The Lighthouse

Paul Cranford and Friends

CD review by Gregory McGuire

first published in:

Acoustic Corner
The Antigonish Casket, Dec. 99

(html links added to original published review)

sound clips

As well as being one of the more influential and important Maritime fiddlers in his own right, Paul Cranford plays a very important role in the preservation and promotion of fiddling traditions as they have evolved in Atlantic Canada. Not only is he a very distinctive musician and composer, but he has devoted much of his energy over the past decade or so to collecting, publishing and making available a wide range of musical material that otherwise might have fallen through the cracks.

The Lighthouse is aptly named, as Cranford has been the keeper at Machias Seal Island Lighthouse for a number of years. For those of us who daily try and figure out how to squeeze in a bit of time to practice, it is difficult to imagine a better environment than an isolated lighthouse for being able to work at tunes without too many external distractions.

Based on the evidence provided by The Lighthouse, Cranford has certainly put his time to good use. Accompanied by Otis Tomas on 2nd fiddle, Gordon MacLean on piano, Sonny Slade and Paul MacDonald on guitars and Siobhan O'Keeffe on flute, this this something along the lines of a sampler of Cape Breton fiddle music, mostly focusing on his own compositions. Cranford demonstrates an extremely fluid fiddle style that allows him to address most of the diverse Cape Breton styles in a fashion that provides evidence of a facility of playing and a deep understanding of the roots and traditions underpinning this style.

This disc itself is self-produced with a somewhat higher level of recording and production than one sometimes finds on similar independent releases. Perhaps most importantly, everything is designed so as to facilitate the use of this material by other musicians and especially other fiddle players. For example, the fifty-some odd tunes are grouped thematically into marches reels jigs strathspeys etc. identified by the musical key.

In addition to the CD itself, Cranford has produced an accompanying book entitled, The Lighthouse Collection of Newly Composed Fiddle Tunes. Once again divided into sections focusing on specific styles and keys, it contains all the tunes recorded on the CD plus another 247 more. The book itself demonstrates the same degree of care and organization as does the recording, and leads the reader through an extensive exploration of the stylistic possibilities of the Cape Breton fiddle. This book is actually the third book of fiddle tunes independently published by Cranford. Given the oral tradition of the Cape Breton fiddle, where so many tunes have been passed on but not necessarily recorded or published, this books fill an admirable role and complement the recordings in a very important fashion.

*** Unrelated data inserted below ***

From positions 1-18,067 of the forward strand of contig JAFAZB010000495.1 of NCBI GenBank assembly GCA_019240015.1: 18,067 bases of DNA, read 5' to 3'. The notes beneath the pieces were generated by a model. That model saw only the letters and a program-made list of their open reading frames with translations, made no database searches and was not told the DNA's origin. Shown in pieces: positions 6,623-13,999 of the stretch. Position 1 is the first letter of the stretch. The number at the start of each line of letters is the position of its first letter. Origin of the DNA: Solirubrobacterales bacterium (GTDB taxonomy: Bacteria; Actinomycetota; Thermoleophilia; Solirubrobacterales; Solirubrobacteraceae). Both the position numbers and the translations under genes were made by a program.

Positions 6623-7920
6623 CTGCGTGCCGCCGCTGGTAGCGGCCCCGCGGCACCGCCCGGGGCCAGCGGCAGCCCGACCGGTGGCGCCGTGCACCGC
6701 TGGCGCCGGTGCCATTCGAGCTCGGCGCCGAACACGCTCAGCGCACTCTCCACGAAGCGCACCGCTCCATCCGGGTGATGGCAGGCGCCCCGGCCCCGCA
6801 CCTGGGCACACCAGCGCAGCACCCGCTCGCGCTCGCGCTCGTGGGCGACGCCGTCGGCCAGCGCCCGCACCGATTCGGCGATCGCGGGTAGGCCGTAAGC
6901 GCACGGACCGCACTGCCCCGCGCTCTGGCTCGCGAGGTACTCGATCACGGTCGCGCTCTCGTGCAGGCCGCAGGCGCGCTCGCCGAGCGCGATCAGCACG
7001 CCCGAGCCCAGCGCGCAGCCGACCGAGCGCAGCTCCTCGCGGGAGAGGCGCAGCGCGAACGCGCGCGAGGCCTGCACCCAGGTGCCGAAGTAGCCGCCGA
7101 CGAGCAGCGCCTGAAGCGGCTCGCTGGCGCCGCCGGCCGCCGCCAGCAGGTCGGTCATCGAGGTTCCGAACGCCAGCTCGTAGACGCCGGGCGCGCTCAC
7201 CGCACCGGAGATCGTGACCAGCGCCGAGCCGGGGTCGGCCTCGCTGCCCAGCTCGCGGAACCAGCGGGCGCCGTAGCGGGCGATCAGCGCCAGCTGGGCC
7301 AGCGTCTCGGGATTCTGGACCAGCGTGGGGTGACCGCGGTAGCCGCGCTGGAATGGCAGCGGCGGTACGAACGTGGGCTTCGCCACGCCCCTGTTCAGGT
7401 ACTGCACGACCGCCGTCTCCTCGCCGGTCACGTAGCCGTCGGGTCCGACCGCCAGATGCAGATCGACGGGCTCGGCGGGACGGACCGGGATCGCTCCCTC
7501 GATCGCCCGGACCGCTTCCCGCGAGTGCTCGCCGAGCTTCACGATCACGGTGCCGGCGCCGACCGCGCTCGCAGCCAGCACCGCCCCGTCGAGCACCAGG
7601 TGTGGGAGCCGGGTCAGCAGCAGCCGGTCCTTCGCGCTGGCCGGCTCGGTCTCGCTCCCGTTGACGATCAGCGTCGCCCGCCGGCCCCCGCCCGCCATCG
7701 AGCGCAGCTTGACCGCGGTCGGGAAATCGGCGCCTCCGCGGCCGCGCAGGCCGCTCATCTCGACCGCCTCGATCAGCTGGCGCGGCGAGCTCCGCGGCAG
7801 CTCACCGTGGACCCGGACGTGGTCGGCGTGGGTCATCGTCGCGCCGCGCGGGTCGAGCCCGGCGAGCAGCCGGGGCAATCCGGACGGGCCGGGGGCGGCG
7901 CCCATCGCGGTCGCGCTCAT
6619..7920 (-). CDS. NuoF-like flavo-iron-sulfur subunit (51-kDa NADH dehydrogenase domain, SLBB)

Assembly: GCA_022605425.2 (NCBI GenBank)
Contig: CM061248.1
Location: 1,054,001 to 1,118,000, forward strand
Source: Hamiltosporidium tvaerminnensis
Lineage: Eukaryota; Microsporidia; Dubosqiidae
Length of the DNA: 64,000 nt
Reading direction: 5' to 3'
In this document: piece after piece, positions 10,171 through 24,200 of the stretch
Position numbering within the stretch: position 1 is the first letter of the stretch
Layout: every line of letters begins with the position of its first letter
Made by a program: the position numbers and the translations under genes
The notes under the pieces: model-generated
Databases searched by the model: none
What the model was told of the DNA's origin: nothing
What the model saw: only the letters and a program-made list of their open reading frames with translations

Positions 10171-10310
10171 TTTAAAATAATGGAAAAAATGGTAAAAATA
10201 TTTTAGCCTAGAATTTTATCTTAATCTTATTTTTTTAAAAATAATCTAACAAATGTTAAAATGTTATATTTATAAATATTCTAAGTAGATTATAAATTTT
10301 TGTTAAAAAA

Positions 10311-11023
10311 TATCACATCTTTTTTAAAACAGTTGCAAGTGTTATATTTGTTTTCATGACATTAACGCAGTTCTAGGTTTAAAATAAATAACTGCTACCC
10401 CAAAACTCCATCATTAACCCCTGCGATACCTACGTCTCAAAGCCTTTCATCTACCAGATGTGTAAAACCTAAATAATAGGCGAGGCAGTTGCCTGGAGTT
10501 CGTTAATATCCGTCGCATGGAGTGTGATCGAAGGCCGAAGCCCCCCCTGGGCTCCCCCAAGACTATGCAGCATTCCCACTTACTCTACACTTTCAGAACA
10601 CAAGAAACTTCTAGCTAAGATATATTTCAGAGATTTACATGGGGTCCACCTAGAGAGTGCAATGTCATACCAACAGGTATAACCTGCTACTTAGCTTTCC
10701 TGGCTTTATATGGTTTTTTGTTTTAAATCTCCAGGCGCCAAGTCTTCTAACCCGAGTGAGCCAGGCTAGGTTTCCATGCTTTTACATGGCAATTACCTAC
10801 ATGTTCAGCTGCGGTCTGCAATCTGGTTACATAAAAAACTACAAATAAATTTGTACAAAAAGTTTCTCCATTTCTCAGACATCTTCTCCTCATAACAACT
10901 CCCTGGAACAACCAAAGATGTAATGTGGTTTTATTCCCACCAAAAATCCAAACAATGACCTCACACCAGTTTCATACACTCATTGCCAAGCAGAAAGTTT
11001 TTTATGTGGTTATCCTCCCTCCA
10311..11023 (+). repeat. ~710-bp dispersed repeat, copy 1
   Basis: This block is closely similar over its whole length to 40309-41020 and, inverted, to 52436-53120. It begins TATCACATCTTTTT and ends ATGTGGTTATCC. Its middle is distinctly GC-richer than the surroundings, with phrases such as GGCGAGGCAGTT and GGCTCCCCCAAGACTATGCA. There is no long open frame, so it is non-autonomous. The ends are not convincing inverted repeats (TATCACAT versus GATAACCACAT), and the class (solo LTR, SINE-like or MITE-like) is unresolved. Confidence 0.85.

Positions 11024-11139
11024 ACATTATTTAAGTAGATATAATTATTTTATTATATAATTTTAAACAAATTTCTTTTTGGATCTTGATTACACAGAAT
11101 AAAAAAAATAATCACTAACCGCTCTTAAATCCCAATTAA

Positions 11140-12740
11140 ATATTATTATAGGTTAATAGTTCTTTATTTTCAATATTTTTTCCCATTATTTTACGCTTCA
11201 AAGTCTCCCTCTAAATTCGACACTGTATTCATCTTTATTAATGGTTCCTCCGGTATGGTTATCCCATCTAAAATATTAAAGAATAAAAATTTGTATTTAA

Lest this should give the impression that Paul Cranford is somewhat representative of a dry academic approach to the fiddle, it should be pointed out the The Lighthouse easily stands up as an equal to the best of modern recordings of the traditional Cape Breton sound. Recordings of his work are showing up in the recordings of other prominent Maritime musicians, such as The Barra MacNeils and the most recent recordings of fiddler Jerry Holland. At heart, his work combines the best of the old tradition and the desire to extend that tradition in the modern world...

Gregory McGuire
Antigonish, 1999

The Lighthouse Collection of newly composed Fiddle Tunes, Original Melodies in the Cape Breton, Irish, and Scottish Tradition, Compiled by Paul Stewart Cranford (Cape Breton Musical Heritage Series)

The Lighthouse: Cape Breton Fiddle Music by Lighthouse keeper Paul Cranford and Friends (CD)

More Tunes from the Lighthouse (2010)- 2CD set - 113 tunes from the Lighthouse Collection performed by Paul Cranford and Mario Colosimo.

Machias Seal Island | Cranford Biography


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